Fake Justice: Counterfeit and Child Labor
In light of the new Fashion Institute of Technology (FIT) exhibit Faking It: Originals, Copies and Counterfeits, we felt it important to address the underbelly of counterfeit fashion as it relates to our mission and the topic of human justice.
A $600 billion industry, counterfeit manufacturing is especially rampant in China, India and Brazil. Beyond intellectual property and trademark violations, the perpetrators directly contribute to organized crime on a global scale - child labor, human trafficking, drugs and terrorist activity.
"People would changed their behavior if they knew where the $50 for that fake handbag was going...child labor is one of the most egregious crimes on the planet, and when you buy a fake, you're supporting that, " explained Valerie Salembier, former PR Director if the New York City Police Department and current CEO of The Authentics Foundation.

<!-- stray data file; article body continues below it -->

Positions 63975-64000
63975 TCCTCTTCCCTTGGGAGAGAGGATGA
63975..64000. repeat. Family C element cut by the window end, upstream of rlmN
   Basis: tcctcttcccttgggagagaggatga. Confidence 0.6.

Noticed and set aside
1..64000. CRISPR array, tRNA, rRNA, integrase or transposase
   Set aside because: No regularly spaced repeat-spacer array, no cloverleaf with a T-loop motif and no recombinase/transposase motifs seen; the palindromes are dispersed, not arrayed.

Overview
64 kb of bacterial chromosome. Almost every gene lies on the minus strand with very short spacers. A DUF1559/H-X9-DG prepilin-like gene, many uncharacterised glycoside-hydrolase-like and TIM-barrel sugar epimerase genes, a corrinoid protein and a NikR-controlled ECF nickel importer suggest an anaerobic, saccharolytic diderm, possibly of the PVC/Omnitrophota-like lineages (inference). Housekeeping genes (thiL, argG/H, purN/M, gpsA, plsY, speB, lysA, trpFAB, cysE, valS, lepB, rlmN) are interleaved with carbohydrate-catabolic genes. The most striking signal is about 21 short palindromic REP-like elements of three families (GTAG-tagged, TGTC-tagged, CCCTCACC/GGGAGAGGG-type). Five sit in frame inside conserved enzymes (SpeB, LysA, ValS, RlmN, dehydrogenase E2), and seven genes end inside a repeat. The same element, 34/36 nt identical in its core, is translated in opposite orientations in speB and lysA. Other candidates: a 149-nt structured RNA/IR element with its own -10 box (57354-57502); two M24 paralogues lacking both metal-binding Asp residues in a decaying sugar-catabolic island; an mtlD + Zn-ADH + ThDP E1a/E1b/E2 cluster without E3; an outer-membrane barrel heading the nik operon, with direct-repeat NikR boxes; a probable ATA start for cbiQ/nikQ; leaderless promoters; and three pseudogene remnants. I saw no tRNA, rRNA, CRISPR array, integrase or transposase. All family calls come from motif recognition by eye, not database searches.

FIT's exhibit shines a light on the violation of creative design, but we hope this will spark a larger conversation about the ripple effect of the production of counterfeit goods.
A ripple effect that includes children, many not more than ten-years-old, forced to assemble counterfeit handbags with rusted needles in a dirty factory. Children who do not play outside or receive regular meals. Children who do not go to school or receive love.
As the price of goods decrease something has to give, and labor is often a first choice. The need for cheap labor to support counterfeit operations directly relates to the rise of human trafficking victims destined for sweatshops.
Is the price really worth the cost?
The answer is no, it is never worth it.
The Museum at FIT's Faking It: Originals, Copies, and Counterfeits exhibit will run from December 2, 2014 - April 25, 2015.
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